Mario Vargas Llosa. Nobel Prize in Literature 2010. He visited the CCCB in October 2004.
Vargas Llosa gave the lecture “Wars at the 21st Century”.
Since 11 December 2015, Barcelona has formed part of the UNESCO’s Creative Cities network in the field of literature. Together with Baghdad (Iraq), Ljubljana (Slovenia), Lviv (Ukraine), Montevideo (Uruguay), Nottingham (England), Óbidos (Portugal), Tartu (Estonia) and Ulyanovsk (Russia), Barcelona now has official recognition of a reality that has been palpable in the city for a long time.
Literature is one of the primary focuses of the CCCB and forms part of its founding principles: “The CCCB is a space for the creation, research, dissemination and debating of contemporary culture in which the visual arts, literature, philosophy, film, music, the performing arts and transmedia activity are interconnected in an interdisciplinary programme”. Literature is, therefore, one of the subjects that have most featured in exhibitions and activities over the centre’s twenty years of history.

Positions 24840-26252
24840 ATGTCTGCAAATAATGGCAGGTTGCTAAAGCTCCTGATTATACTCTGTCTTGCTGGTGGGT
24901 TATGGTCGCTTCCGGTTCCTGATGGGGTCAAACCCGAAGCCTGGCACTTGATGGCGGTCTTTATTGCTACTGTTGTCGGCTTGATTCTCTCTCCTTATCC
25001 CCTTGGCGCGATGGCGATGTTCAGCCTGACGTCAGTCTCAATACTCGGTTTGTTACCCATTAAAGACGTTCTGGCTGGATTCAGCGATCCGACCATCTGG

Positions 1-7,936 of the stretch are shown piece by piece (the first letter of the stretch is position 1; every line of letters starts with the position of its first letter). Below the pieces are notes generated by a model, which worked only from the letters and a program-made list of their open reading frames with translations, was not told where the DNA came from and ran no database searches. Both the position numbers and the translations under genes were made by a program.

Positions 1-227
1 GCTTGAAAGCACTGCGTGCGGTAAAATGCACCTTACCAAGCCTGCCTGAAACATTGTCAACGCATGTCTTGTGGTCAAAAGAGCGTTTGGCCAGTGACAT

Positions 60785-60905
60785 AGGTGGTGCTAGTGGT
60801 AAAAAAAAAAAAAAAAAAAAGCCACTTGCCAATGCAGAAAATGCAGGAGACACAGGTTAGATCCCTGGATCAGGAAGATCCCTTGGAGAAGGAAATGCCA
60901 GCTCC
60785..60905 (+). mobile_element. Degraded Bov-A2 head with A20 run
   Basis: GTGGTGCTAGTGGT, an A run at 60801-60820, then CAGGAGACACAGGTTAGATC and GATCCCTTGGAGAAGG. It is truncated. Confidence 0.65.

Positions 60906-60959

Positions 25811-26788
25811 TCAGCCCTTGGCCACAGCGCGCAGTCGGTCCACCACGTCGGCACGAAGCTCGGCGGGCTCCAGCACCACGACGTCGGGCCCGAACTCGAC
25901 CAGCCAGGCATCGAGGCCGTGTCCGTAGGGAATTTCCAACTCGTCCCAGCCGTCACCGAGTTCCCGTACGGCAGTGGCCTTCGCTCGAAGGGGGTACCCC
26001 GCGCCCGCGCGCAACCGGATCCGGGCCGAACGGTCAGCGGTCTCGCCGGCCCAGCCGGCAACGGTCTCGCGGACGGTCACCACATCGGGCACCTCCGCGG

In 1995, just a year after its inauguration, the CCCB presented the exhibition James Joyce’s Dublin, the first of a series devoted to cities and the writers linked to them. After Dublin, the series continued with The Lisbons of Pessoa (1997), The City of K. Kafka and Prague (1999) and Cosmopolis. Borges and Buenos Aires (2002). All of these exhibitions went beyond the writing to relate the works of authors with their literary and personal landscapes, to discover how the cities that they inhabited were the direct or indirect protagonists of their works. In The Trieste of Magris (2011), the Italian city served as a physical tour around the work of the Italian writer; with Pasolini Rome (2013), the filmmaker met the writer to defend his most critical role and Bolaño Archive (2013) recalled the passing of the Chilean writer through Blanes, Girona and Barcelona via a detective-style journey that visitors had to resolve, a kind of “meta-exhibition” that allowed relations and clues to be discovered in the very work of the author of The Savage Detectives.